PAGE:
The Manhattan Project

Social Life

William J. Wilcox, Jr.'s Interview

William J. Wilcox, Jr.: My name is Bill Wilcox. Oak Ridge, Tennessee resident for sixty-three years. Ever since—pretty much since the beginning of Oak Ridge. Can’t imagine a better calling, a better career, a better place to live, better people to work for, better people to work with, or to be associated with. Very important contribution to our country that I was privileged to have a very tiny, small part of. It was great.

Gordon Knobeloch's Interview

Gordon Knobeloch: Okay, it’s Gordon Knobeloch, G-O-R-D-O-N, and the last name is K-N-O-B-E-L-O-C-H.

Kelly: Great. Okay, why don’t you start with how you got to—

Knobeloch: Okay. Well, everybody who came here had their own particular path and mine wasn’t as spectacular as some of them, but it was interesting to me, and I guess it started with good ol’ Pearl Harbor day.  

Arno Roensch's Interview

Theresa Strottman: We are speaking with Arno Roensch.  We thank you for coming this morning.  To start off the interview, I was wondering if you could briefly tell me when and where you were born and something about your early education and training.

Arno Roensch: I was born in Berlin, Germany—1918. We came to this country in 1922.  I remember the boat we came on, it was called the S.S. Orbeta; it was a British vessel.  It took 21 days to cross the Atlantic.

Eleanor Roensch's Interview

Theresa Strottman: It’s Saturday March 21, 1992, and it’s approximately 10:20 in the morning.  We are speaking with Jerry Roensch.  We thank you so much for coming this morning.

Eleanor (Jerry) Roensch: My pleasure.

Strottman: To start off the interview, I wonder if you could briefly tell me when and where you were born and a little something about your early education and training.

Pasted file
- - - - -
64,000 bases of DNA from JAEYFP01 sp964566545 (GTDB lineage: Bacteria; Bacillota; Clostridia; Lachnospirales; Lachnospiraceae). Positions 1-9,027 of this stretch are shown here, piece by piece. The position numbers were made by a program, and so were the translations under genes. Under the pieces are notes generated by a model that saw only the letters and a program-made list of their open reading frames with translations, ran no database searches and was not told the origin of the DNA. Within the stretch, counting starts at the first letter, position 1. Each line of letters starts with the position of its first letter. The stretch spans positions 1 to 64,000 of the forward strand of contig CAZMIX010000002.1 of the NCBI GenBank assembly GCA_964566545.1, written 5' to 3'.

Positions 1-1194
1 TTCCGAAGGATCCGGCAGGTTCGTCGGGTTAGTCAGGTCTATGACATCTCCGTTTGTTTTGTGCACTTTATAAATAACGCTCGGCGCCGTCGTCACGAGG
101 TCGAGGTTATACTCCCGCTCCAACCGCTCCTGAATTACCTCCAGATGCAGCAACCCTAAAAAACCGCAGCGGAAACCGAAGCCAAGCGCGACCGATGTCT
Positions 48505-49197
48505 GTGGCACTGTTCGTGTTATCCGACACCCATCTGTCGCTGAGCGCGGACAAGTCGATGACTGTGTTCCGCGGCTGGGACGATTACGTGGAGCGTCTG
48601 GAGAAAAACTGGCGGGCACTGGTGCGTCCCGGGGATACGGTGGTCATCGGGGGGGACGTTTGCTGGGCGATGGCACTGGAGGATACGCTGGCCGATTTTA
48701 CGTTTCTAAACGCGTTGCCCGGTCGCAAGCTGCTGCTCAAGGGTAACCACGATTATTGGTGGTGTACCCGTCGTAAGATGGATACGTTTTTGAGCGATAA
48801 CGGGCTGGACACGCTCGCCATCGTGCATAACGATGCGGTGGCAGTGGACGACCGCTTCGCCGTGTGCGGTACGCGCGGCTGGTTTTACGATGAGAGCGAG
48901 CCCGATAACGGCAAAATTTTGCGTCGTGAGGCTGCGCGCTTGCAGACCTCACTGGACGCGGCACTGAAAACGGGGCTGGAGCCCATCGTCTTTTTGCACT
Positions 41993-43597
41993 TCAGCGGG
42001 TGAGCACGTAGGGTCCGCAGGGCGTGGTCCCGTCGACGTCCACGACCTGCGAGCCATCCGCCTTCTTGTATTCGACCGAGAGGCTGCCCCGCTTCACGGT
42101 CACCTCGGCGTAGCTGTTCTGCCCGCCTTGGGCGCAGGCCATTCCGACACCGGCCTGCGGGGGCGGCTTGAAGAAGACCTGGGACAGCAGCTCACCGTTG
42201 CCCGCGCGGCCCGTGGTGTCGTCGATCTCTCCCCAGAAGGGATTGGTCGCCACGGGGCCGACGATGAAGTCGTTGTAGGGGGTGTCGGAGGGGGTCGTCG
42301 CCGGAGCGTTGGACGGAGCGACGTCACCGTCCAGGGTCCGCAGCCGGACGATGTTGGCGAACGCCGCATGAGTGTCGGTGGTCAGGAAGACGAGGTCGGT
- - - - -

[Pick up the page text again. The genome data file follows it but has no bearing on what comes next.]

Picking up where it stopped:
Kay Manley's Interview

Theresa Strottman:  It’s Saturday, February 15, 1992, approximately 11:28 AM.  We’re interviewing Kay Manley.  We really appreciate your coming here today.   Briefly tell me when and where you were born and something about your education and training.

George Cowan's Interview (2006)

George Cowan: It's weighted so heavily in favor—not in favor of—but the emphasis on number one Los Alamos, and then Oak Ridge, and then Hanford, as the three secret cities or something. But the fact is the Met Lab at Chicago was enormously important. The Stagg Field reactor was historic in ’42, and its sort of dismissed. 

Santa Fe, NM

Santa Fe was the first stop for many scientists, engineers, Women's Army Corps, military police and all others assigned to work on the top-secret project at Los Alamos. 

Lamy

Ten miles from Santa Fe, Lamy is the nearest stop on the former Atchinson, Topeka and Santa Fe Railway. Young men and women assigned to work at Los Alamos arrived not knowing where they were or where they were going.  

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